Best Practices for Building a Landing Page

Making sure customers are converting on your website is key to measuring your online success. In addition to moving leads through your company until an eventual sale, you can get a better idea of who your customers are based on how they reach and interact with your website. One way you can increase your conversion rate is through the use of landing pages, which are standalone pages that are commonly used as links in ads promoting the specific product or service being advertised. Many landing pages feature unique promotions or opportunities, enticing users to click on the ad. In order to drive conversions on your landing pages, keep these two tips in mind!

Readability is Key

You won’t have a ton of time to convince a user to work with your business. Keeping your landing pages easy to read and navigate will make your content and the vital information quicker to digest. Using proper H-tag structure helps you utilize headlines, making it easier to scan for relevant information for each customer, who can skip to the next header if something does not apply to their needs.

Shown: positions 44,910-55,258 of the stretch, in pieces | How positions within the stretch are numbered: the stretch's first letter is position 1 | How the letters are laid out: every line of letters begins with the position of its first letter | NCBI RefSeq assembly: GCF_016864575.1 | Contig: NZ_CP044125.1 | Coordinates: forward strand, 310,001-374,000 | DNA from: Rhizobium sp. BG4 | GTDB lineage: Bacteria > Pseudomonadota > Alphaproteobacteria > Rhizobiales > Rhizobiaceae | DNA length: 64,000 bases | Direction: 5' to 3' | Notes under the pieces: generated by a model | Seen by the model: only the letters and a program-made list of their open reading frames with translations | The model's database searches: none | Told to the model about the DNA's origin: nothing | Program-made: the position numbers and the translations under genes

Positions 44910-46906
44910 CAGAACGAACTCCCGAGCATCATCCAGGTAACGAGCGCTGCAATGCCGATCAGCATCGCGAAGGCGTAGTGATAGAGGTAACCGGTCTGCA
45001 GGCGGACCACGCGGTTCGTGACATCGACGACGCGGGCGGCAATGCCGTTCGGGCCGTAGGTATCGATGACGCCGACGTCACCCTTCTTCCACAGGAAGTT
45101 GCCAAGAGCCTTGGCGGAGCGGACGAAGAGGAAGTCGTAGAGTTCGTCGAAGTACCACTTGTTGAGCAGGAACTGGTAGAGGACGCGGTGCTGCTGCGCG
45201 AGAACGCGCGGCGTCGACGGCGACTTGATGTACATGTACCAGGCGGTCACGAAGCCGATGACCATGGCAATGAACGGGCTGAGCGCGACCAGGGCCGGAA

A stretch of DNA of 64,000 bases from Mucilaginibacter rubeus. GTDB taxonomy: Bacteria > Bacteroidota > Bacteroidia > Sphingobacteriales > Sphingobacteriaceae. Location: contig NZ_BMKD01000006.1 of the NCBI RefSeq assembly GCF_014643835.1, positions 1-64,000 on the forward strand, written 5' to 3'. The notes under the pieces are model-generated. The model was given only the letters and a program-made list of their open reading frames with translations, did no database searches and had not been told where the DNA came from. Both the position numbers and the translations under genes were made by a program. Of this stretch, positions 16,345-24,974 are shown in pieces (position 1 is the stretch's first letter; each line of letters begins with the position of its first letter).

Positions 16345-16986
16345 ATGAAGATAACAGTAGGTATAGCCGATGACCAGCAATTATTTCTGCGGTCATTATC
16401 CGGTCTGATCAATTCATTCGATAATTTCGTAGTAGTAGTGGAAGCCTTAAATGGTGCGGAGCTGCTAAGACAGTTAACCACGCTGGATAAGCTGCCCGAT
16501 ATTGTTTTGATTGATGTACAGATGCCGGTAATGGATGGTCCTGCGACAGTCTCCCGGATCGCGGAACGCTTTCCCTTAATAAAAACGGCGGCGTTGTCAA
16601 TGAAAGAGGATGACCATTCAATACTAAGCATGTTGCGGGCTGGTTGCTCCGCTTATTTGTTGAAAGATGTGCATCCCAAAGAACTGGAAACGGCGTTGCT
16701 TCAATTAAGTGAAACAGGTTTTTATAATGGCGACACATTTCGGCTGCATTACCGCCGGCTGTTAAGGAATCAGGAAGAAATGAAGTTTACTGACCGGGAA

Be Visual

If your offerings are more visual, include photos of the completed service or product. Images can be more engaging than text, and provide an easier way to process information. Each page should include relevant calls-to-action, including a clickable phone number and link to your contact form. Avoid linking to other pages in order to not overwhelm your customer at first glance. The content on the page should only focus on the offer, product or service you are promoting to avoid confusion.

Make a Fold

In a print newspaper, the fold is the halfway point of a page where the paper itself is folded before being placed on a newsstand. Online, everything before your first scroll down a page is the so-colled above-the-fold area. Because your visitors reach a landing page by clicking away from a specific webpage or search result, it is critical to keep your content concise with the most relevant information towards the top of the page, or above the fold.

Think Small

Don’t forget about the responsiveness of your page and all the elements on it. Odds are, many of your visitors will be scrolling on mobile, where you have even less room before the visitor is forced to scroll. Make sure the necessary information is closer to the top, with additional details making up the rest of the content on the page. Add engaging calls-to-action before the fold to encourage conversions.

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